From the begining of our tour of the Bernadotte Apartments we were able to hire free audio guides, which are available in English and Swedish. I found these really helpful to explain exactly what I was seeing and give more meaning to the history of the furnishings, decorations, achitect and purpose of these rooms.

The Guardroom was originally used to house the lifeguards, who protected the monarch. In the centre of the room there are items referincing the rule of Queen Lovisa and Karl XV. Along the wall there is a painting of the corinationa of Karl XIV John in Stockholm Cathedral in 1818, painted by Per Krafft the Younger in 1924. There is also a wall clock over the fireplace dates back to 1750.

The Pillared Hall was originally used by King Adolf Fredrik as a dining room. The ceiling was painted in 1730 by the Italian artist Alessandro Ferretti and it depicts Mother Svea (Swedish personified) and the seasons. This room was moderned in the 1780s by Gustav III, under the architect Jean Baptiste Masreliez. It included the overdoors and statues of Venus and Apollino by Johan Tobias Sergel.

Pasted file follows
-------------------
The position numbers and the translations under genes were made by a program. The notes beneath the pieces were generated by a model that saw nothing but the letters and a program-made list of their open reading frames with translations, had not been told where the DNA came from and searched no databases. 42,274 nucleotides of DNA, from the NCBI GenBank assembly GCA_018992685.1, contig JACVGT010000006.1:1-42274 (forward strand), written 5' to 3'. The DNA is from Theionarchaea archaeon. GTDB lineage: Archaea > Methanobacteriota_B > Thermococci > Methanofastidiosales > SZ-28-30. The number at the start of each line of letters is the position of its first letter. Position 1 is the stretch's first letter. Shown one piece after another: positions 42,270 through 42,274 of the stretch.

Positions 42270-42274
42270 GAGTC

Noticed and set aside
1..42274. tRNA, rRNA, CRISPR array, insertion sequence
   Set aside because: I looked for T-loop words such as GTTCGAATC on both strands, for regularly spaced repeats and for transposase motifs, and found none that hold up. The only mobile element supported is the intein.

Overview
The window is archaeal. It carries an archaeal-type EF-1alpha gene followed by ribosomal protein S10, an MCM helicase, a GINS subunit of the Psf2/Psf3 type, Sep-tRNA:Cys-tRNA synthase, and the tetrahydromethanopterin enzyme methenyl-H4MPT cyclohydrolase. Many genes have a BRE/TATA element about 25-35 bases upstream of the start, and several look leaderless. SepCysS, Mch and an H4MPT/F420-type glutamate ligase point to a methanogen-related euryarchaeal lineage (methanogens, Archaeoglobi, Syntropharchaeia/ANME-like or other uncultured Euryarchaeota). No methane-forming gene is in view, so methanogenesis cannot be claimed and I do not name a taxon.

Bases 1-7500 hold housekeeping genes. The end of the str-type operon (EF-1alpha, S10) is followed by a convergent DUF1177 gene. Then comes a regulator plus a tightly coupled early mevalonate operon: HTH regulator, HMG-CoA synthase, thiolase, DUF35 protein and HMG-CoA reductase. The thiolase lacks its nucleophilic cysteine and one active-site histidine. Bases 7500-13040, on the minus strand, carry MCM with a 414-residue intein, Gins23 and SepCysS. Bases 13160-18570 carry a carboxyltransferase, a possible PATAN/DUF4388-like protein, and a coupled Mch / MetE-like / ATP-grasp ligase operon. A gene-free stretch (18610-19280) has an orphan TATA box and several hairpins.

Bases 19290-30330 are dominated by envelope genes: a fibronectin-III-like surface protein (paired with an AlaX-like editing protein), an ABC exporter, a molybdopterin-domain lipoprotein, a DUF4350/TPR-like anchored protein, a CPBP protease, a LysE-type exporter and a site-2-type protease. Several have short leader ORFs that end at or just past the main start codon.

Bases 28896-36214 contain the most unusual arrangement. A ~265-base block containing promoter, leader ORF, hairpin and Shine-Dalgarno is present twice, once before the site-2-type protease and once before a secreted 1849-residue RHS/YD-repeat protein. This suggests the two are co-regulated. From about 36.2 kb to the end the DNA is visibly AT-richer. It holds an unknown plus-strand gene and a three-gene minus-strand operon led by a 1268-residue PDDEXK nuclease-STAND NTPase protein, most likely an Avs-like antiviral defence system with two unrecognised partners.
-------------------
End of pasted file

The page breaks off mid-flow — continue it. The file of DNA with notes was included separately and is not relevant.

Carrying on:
The Victoria Drawing Room has been re-decorated many times, but this present interior was designed in the 1860s by Fredrik Wilhelm Scholander. the crystal chandeliers were from Vienna, the oval tables from Munich the procelian cabinets were gifts from Napoleon. The most recent edition were the busts of King Carl XVI Gustaf and Queen Silvia, which were made by Italian artist, Giancarlo Buratti. One of my favourite pieces was gold clock, depicting the Greek goddess Aphrodite.

The West Octagonal Cabinet is a small corner room, which dates from the 1730s and is in the Rococo style. The decorative wall carvings are by Jean Bourguignon and the phorphyry urns were made by Älvdalen porphyry around 1830.